He said: "As Scotland’s contemporary dance company, we want to bring high-quality dance to every corner of the country. There is a big dance audience in Inverness and Eden Court has become our Home in the Highlands! If you love dance, you will be blown away by the virtuosity and the talent of the company and the top quality of this particular programme.

"If dance is not your thing, this performance is about to prove you wrong!

"People who never watch dance tell me that Process Day feels like going out clubbing or to a gig, and that The Circle is like watching a football match on the edge of your seat!"

Full details below of the two pieces being performed tonight (Tuesday) at Eden Court's OneTouch Theatre at 7.30pm:

Process Day

Creation and choreography: Sharon Eyal

Lighting Design: Emma Jones

Music: Gai Behar

Rehearsal Director: Naomi Murray

Dancers: Kieran Brown, Luigi Nardone, Adrienne O’Leary, Jessie Roberts-Smith, Oscar Pérez Romero, Pauline Torzuoli, Johanna Wernmo, Genevieve Reeves* and Matilda Bjärum*. * Apprentice dancers

Sharon Eyal was born in Jerusalem. She danced with the Batsheva DanceCompany between 1990- 2008 and started choreographing within the framework of the company’s Batsheva Dancers Create project.

Eyal served as associate artistic director for Batsheva between 2003-2004, and as a House Choreographer for the company between 2005-2012.

During 2009 Eyal began creating pieces for other dance companies around the world: Killer Pig (2009) and Corps de Walk (2011) for Carte Blanche Dance of Norway; Too Beaucoup (2011) for Hubbard Street Dance Chicago; Plafona (2012) for Tanzcompagnie Oldenburg, Germany.

In 2013 Eyal launched L-E-V with her long-time collaborator Gai Behar.

Over the past six years since L-E-V was founded, the company had more than 200 performances some in the most exclusive venues and festivals around the world such as: The Joyce Theatre – NYC; Jacob's Pillow; Sadler's Wells – London, UK; The Montpellier Danse Festival – France; Julidans – Amsterdam.

Alongside their work with L-E-V, Eyal and Behar had also been commissioned to create for external companies: the Nederland Dance Theatre- Sara (2013); Bedroom Folk (2015); Feelings (2016); Salt Womb (2016); Half-Life for the Royal Swedish Ballet, and more.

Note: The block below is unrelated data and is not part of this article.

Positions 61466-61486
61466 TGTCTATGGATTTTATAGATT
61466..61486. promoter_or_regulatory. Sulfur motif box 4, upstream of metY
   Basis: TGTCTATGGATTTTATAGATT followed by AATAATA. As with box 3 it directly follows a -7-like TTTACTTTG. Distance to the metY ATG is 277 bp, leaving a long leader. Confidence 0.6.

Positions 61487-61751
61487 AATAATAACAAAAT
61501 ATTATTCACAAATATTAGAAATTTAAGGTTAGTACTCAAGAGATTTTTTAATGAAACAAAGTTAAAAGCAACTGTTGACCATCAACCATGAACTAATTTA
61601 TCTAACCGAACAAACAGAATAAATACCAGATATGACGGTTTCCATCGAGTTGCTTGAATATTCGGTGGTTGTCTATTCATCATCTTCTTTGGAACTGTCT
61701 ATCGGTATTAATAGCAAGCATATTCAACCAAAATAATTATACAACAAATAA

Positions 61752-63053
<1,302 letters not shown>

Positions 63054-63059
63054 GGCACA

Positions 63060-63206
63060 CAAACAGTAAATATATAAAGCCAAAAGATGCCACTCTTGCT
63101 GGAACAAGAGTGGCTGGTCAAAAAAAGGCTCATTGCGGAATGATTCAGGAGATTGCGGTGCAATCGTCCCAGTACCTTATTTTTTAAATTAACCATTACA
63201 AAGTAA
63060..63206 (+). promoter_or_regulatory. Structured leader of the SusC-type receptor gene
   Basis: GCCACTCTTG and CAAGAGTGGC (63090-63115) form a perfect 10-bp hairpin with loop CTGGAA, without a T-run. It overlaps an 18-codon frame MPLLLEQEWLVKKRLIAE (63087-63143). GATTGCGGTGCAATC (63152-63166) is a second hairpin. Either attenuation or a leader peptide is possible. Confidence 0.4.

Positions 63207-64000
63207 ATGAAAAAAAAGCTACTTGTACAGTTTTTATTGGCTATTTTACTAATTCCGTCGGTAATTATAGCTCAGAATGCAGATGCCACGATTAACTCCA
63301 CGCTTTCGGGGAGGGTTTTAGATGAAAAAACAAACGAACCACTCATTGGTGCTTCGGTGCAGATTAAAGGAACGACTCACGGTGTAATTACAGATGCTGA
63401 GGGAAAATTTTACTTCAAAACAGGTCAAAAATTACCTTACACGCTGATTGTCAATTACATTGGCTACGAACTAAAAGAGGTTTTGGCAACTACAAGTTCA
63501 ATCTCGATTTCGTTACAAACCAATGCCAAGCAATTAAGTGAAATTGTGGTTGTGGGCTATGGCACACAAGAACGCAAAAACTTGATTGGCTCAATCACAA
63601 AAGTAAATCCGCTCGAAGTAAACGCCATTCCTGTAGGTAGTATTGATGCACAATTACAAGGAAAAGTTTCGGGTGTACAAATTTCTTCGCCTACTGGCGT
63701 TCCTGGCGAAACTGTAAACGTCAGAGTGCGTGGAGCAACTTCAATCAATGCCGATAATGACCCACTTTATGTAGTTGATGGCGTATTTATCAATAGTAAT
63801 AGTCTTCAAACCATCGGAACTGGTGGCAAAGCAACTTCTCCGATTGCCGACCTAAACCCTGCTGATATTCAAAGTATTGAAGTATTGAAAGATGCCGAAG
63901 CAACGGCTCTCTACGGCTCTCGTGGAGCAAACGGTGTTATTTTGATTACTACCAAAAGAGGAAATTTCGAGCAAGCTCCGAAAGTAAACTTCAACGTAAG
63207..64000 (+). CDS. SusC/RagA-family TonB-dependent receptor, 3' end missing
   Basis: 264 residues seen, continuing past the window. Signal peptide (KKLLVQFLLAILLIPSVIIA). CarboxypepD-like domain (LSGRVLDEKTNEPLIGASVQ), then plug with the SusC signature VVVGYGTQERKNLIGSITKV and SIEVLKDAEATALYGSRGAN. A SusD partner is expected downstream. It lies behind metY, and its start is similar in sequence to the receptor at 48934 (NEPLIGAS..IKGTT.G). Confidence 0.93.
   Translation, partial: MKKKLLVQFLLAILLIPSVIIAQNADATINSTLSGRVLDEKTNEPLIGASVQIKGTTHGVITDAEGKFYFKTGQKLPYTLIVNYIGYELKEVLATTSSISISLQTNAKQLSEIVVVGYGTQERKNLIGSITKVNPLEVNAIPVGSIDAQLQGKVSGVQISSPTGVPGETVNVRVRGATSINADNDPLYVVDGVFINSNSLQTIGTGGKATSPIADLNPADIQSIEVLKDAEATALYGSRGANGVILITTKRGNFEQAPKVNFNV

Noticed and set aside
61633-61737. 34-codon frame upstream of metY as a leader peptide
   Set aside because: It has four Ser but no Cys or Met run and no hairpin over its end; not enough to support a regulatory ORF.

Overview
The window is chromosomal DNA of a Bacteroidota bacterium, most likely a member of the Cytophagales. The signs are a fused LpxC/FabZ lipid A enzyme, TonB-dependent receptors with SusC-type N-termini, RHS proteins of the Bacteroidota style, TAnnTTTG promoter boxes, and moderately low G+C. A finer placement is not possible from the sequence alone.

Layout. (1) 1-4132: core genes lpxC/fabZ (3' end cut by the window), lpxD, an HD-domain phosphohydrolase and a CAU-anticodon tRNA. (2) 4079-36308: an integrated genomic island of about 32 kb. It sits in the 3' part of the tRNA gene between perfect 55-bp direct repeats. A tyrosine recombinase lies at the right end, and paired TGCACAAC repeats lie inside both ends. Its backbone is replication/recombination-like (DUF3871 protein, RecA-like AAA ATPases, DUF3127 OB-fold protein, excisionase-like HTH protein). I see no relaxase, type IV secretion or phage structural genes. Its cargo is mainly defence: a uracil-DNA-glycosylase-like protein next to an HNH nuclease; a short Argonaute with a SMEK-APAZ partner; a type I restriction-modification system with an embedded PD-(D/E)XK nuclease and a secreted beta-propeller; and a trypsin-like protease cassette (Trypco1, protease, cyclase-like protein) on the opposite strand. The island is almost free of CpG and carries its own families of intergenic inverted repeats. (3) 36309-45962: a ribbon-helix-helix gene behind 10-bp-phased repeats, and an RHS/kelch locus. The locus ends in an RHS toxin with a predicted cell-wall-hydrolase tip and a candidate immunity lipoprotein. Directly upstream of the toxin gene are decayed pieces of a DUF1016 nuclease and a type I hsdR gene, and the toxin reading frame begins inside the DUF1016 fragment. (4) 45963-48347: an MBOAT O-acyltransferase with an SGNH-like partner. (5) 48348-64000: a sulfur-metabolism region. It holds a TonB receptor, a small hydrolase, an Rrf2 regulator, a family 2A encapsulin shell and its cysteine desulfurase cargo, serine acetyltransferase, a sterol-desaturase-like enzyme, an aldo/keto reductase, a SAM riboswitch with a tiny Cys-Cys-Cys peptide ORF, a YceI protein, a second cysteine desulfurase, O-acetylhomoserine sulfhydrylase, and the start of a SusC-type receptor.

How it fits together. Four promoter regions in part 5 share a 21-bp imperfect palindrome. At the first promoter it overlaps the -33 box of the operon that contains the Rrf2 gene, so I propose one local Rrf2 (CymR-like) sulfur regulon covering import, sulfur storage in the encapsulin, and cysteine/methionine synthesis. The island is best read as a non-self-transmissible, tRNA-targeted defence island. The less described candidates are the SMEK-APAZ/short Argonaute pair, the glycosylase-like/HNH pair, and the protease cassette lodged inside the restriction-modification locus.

Eyal received several awards:

The French Professional Association of Dance & Theater Critiques at the Chaillot National Theater in Paris (2017)

The prestigious Fedora Prize (2017)

The 12th Belgrade Dance Festival’s Jovan Ćirilov Award (2017)

The Landau Prize for the Performing Arts in the dance category (2009)

Eyal was named – Chosen Artist, by the Israeli Cultural Excellence Foundation (2008)

The Ministry of Culture Award for Young Dance Creators (2004)

Gai Behar was born in Jerusalem in 1977.

He has been of wide influence of Tel Aviv’s live music, art and nightlife scenes from 1999 to 2005. He produced live music, underground artistic events and techno raves. In addition, Behar maintained more established partylines (Syntechtich, Dark Disco, Night Rox and more) in clubs such as Maxim, Shoken 17, TLV and Deep. Between 1999-2005 Behar also curated and produced the events Man Without a Shirt in Tel Aviv. The first event was co-curated by Uri Katzenstein, the second included works by Sharon Eyal. Together with Ori Lichtik, Behar played in Anna Frank 14 – a techno-acoustic line-up based mainly on minimalistic rhythms and melodies.

The Circle

Creation and choreography Emanuel GatAssisted by Michael Löhr

Music composition The Circle features various tracks from Ultravisitor by Squarepusher. Courtesy of Warp Records.